This morning, we started the day by riding the boat out to the nearby Smithsonian Tropical Research Institute, which is situated on a teensy neighboring island called Carrie Bow Island. We got a short tour by Clyde, one of the managers, and received a short talk from a professor working on coral research at the station.
She showed us her rows of tanks of baby corals that she’s been growing as part of an experiment. A hybrid between to species of coral has recently emerged and appears to have increased resistance to high water temperatures. She is studying this coral to elucidate the mechanisms behind this heat resistance. If she succeeds, it could mean worlds for the future of coral reefs.
It was incredibly inspiring to see how determined researchers head the fight for the survival of coral reefs.
Our last stop before returning the airport was the mangroves of Twin Caye. Snorkeling here was not at all like snorkeling at the reefs. Mangroves are a type of tree that can grow in salty or brackish water. They have characteristic prop roots that reach far down into the water so that the rest of the tree stands above the water.
The roots of these trees provide a vital habitat and nursery to many species of sponges, fish, algae, and some Echinoderms, as well as many others. Water here was murkier than at the coral reefs because the sea floor is covered in silt and decomposing mangrove leaves.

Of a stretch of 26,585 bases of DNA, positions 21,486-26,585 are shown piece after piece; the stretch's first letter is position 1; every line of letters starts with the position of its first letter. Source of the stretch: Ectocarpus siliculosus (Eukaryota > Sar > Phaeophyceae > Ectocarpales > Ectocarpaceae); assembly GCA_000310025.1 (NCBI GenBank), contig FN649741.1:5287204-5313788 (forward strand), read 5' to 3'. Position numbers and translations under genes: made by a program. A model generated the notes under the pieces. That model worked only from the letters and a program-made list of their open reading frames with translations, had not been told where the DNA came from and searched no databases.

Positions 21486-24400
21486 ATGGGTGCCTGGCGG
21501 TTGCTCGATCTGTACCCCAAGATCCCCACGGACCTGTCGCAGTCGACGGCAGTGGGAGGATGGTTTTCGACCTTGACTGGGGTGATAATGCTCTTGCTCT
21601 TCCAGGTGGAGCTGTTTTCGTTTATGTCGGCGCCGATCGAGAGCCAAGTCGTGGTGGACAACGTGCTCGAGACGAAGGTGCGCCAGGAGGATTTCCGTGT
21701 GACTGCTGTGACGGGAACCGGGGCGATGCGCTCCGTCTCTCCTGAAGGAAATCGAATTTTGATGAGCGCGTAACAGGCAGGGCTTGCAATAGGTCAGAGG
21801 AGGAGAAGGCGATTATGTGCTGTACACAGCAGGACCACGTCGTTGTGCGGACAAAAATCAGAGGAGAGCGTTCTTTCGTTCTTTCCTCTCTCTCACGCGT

It seemed that every inch of available space on the roots was colonized by something or the other. Bright orange fire sponges encrusted much of the tree roots, and all forms of algae grew everywhere. Schools of baby fish undulated as if they were a single entity, flowing between vegetation.
We didn’t get to see any urchins here, but we did find two large unidentified sea stars on the sea floor. They were heavier, had more slender arms and spinier skin than the cushion stars I’d seen before. They were bright, fiery orange, and a lot larger than I expected starfish to be – easily twice the size of my hand! After examining them closely and snapping some pictures, I let them drift back down to the silt bottom where we’d found them.
We weren’t given a chance to shower before we re-entered human civilization (thanks a lot, Scott and Adrienne! I’ll bet the people sitting next to me on the plane really appreciated that LOL). After eating at a restaurant on the dock of Belize City, we headed to the airport to go home.
You guys!! There was AIR CONDITIONING at the airport!! WOW!! And there were OTHER HUMANS who were not TFBs or encrusted with a solid layer of Eau de Wilderness™! IncREdiBLE!! When the surprisingly short flight to Houston landed at Hobby Airport, I experienced the oddest sensation of emerging from a separate world back into the familiar concrete jungle of bustling human traffic.
And really, my time in Belize has been an absolute dream. Now that I’m sitting in a cushy bed in an air-conditioned building and without moisture clinging to my every pore, I feel like I’ve been living a different life for the past two weeks. The culture shock is so real.
I don’t think it’s hit me yet that it’s over. I half believe that tomorrow morning, I’ll wake up and head out on a boat again to sea. Some time in the next few days, I’ll be posting a reflection about this trip. Honestly, right now, I don’t know where to begin – all I’m feeling is that I wish I were still in Belize – but stay tuned while I gather my brains for one last word dump!